Buzby also said SODE has had a great relationship with the Delaware State Police who oversee Camp Barnes.
“This has been a wonderful partnership for 17 years.”
For a number of years, Tony Gough, who is also a Sussex Riptide coach, has organized a motorcycle ride from Rommel Harley-Davidson in Seaford to the summer camp. The ride is open to all — HOGS, Blue Knights, Red Knights, Legion Riders, Masonic Brotherhood, Hogs & Heroes — anyone who would like to participate. They request a $10 donation per rider, which is then donated to SODE.
The local business community has been extra-supportive of Sussex Riptide athletes in the Ocean View area. McIntosh praised Bike Connection and Millsboro Lanes for their support, among others.
“We have people that just help us. The community here… I can’t tell you… the community here is outstanding,” she said.
Athletes can practice at Bayside Tennis Club and Sea Colony with Sea Colony lifeguards on duty.
“It’s a busy time of year. They always, always send lifeguards to us. They’re super-, super-helpful,” McIntosh said of Sea Colony.
For the last few years, cycling athletes have been able to use the National Guard Training Site north of Bethany Beach, which she said has been a fabulous experience.
“The National Guard is great. It’s so safe. We used to go on the street, but that got so dangerous.”
Grotto Pizza in Bethany Beach also supports Sussex Riptide.
“They always reserve tables for us. After every last practice, we tend to go there for pizza. Shawn is the manager there, and he’s just a really good guy.”
McIntosh also praised the Ocean View Police Department, which hosts parties for the athletes and has provided them with police escorts for bike parades.
“OVPD is the top — really, really good guys.”
McIntosh has been volunteering at the camp at least 15 years and has encouraged her friends to do the same.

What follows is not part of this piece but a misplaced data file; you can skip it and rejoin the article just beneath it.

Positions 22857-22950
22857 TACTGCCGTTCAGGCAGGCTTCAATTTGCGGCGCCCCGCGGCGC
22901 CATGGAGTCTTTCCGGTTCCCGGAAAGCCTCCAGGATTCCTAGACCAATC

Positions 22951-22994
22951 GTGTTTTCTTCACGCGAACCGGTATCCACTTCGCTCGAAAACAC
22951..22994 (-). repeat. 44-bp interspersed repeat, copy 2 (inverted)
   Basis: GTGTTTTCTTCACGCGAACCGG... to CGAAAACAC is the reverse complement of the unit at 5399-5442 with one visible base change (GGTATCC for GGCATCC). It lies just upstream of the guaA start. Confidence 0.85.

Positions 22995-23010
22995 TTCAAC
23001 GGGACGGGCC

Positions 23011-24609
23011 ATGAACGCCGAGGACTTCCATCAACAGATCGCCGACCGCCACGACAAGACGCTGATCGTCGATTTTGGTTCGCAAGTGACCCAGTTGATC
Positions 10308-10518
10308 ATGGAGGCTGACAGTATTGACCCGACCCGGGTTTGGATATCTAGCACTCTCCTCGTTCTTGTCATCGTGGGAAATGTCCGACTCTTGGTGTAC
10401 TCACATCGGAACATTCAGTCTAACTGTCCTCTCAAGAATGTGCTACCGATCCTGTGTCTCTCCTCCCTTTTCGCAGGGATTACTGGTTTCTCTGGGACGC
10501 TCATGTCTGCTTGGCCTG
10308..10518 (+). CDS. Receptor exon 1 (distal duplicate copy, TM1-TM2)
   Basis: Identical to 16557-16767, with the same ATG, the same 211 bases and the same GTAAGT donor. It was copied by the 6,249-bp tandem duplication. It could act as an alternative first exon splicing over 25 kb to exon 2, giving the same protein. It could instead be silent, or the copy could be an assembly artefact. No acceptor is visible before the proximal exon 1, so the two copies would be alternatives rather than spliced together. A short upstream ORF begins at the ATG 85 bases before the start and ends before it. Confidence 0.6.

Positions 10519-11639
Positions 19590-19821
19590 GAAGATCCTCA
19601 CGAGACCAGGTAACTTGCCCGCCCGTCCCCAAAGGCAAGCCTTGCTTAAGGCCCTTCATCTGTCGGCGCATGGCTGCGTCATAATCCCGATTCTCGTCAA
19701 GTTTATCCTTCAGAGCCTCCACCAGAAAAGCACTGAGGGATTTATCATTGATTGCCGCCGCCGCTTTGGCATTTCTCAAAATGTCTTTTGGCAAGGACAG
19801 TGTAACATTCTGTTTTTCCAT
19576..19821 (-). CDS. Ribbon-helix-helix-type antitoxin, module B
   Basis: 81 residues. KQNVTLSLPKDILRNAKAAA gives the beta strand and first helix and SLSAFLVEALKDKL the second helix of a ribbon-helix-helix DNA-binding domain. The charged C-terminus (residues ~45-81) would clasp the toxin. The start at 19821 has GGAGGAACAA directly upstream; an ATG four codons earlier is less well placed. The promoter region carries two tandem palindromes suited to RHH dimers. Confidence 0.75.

“The helpers out there, the people in crafts and archery, are tennis friends. Some of them have been here for four, five years. They just come, pitch in and help; it’s great!” she said, noting that there were volunteers from both Sea Colony and Bayside Tennis Club in attendance.
“A lot of the counselors, like Marie and several others here with us, are Hall-of-Famers,” noted Buzby. “We have three Hall-of-Famers here and a fourth going in. These are people who have been entrenched in our organization for years and do so much already. We would never ask them to come to camp, yet here they are. It says a lot about the people camp attracts and also the value of having this camp.”
Camp is offered to all registered SODE athletes, and while there is no age restriction, Buzby said they recommend campers be at least 15 before they attend.
“It’s not a hard-and-fast rule… but what we found was with the 8-, 9- and 10-year-olds, we spent so much time handling homesickness and all that other stuff that it took away from the other campers.”
And he said camp, like anything else in life, is not for everyone.